The Worst Decade for Stock Investors

According to this morning’s Wall Street Journal, the 2000s are on track for a dismal record: the worst performance of U.S. stocks in any decade on record.

According to data from the Yale International Center for Finance, stocks have fallen about 0.5% per year, on average, during the current decade. Unless stocks stage a healthy rally in the next two weeks, the 00s will thus come in behind each of the past 17 decades, including the -0.2% average annual return of the 1930s.

As the article notes, this comparison is partly driven by a “quirk of the calendar, based on when the 10-year period starts and finishes.” For example, stocks fell more in the ten-year period ending in 1938 than they did in the 00s. For a nice year-by-year display, see the WSJ’s graphics (which include the chart below).

Let’s hope the 2010s do better.

About Donald Marron 294 Articles

Donald Marron is an economist in the Washington, DC area. He currently speaks, writes, and consults about economic, budget, and financial issues.

From 2002 to early 2009, he served in various senior positions in the White House and Congress including: * Member of the President’s Council of Economic Advisers (CEA) * Acting Director of the Congressional Budget Office (CBO) * Executive Director of Congress’s Joint Economic Committee (JEC)

Before his government service, Donald had a varied career as a professor, consultant, and entrepreneur. In the mid-1990s, he taught economics and finance at the University of Chicago Graduate School of Business. He then spent about a year-and-a-half managing large antitrust cases (e.g., Pepsi vs. Coke) at Charles River Associates in Washington, DC. After that, he took the plunge into the world of new ventures, serving as Chief Financial Officer of a health care software start-up in Austin, TX. After that fascinating experience, he started his career in public service.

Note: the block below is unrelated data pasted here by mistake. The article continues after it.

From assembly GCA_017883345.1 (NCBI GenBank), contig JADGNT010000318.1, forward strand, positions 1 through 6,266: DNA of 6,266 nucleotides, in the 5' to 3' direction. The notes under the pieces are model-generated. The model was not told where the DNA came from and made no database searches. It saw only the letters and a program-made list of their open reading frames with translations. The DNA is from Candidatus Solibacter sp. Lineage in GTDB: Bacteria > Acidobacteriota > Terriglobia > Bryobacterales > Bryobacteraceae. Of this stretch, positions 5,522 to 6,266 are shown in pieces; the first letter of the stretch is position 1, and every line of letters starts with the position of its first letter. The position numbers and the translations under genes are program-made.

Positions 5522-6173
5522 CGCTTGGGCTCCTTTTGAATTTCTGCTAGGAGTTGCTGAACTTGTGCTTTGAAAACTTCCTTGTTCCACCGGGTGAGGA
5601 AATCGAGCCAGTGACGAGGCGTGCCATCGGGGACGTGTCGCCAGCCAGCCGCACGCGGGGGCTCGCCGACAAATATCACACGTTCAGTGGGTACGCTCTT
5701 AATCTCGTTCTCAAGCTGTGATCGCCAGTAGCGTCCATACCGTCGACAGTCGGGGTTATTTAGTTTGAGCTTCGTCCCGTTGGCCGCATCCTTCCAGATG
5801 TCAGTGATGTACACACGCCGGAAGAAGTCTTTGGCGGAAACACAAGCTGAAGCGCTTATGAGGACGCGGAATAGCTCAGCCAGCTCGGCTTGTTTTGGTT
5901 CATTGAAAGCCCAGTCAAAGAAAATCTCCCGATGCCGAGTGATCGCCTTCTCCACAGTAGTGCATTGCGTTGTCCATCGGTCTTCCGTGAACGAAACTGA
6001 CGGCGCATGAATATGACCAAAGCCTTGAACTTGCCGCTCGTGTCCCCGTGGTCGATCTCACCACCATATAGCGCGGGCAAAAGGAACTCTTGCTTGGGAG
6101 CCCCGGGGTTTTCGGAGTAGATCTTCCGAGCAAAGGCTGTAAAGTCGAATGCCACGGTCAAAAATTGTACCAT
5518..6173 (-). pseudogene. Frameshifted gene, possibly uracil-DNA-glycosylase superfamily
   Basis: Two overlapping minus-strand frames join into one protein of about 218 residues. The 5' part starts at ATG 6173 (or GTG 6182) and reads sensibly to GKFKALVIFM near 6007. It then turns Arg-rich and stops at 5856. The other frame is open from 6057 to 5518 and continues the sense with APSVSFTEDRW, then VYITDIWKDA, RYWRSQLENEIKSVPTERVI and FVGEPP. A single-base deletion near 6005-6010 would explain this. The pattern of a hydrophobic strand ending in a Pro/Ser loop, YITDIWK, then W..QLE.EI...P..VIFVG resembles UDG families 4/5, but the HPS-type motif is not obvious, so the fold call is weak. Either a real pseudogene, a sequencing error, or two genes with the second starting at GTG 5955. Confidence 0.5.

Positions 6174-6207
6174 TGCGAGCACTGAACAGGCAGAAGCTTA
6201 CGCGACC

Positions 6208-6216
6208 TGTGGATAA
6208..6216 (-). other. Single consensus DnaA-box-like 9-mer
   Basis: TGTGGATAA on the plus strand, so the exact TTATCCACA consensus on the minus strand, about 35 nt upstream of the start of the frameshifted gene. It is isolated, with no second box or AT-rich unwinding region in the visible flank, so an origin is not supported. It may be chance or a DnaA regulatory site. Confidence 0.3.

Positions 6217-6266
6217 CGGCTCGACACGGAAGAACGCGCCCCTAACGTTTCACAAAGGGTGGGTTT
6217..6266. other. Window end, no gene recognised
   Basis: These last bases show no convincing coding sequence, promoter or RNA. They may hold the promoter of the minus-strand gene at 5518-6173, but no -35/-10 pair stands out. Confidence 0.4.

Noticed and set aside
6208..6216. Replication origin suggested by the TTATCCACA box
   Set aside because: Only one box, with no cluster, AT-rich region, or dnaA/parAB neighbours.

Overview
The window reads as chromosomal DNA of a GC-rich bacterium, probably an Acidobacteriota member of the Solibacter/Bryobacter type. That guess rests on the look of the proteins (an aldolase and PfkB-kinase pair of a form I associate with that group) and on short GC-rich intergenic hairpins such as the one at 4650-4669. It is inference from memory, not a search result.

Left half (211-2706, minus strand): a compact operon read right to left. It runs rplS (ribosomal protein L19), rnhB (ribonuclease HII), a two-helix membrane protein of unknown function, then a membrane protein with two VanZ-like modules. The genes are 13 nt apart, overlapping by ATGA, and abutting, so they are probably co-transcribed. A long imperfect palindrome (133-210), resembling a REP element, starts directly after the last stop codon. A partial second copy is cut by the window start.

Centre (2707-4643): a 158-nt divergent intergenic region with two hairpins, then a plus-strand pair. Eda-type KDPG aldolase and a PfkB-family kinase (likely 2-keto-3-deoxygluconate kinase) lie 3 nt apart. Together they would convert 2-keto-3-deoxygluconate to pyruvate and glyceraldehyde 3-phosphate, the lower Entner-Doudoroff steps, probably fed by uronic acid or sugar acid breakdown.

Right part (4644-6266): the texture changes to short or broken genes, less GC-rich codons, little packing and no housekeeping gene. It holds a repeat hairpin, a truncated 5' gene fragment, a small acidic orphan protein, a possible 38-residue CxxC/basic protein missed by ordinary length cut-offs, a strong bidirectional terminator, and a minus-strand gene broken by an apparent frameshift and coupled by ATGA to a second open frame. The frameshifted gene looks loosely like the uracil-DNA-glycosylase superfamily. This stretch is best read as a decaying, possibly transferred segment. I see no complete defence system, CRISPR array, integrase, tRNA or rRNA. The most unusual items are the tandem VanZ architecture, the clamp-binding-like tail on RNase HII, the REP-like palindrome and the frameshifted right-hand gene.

Donald received his Ph.D. in Economics from the Massachusetts Institute of Technology and his B.A. in Mathematics a couple miles down the road at Harvard.

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2 Comments on The Worst Decade for Stock Investors

  1. I wonder if this will be a game changer for a generation of investors. Those that read the theory that more or less says that in any 10 year period stocks always go up and the reality of the last 10 years. And will stock returns be flat because new investors don’t materialize?

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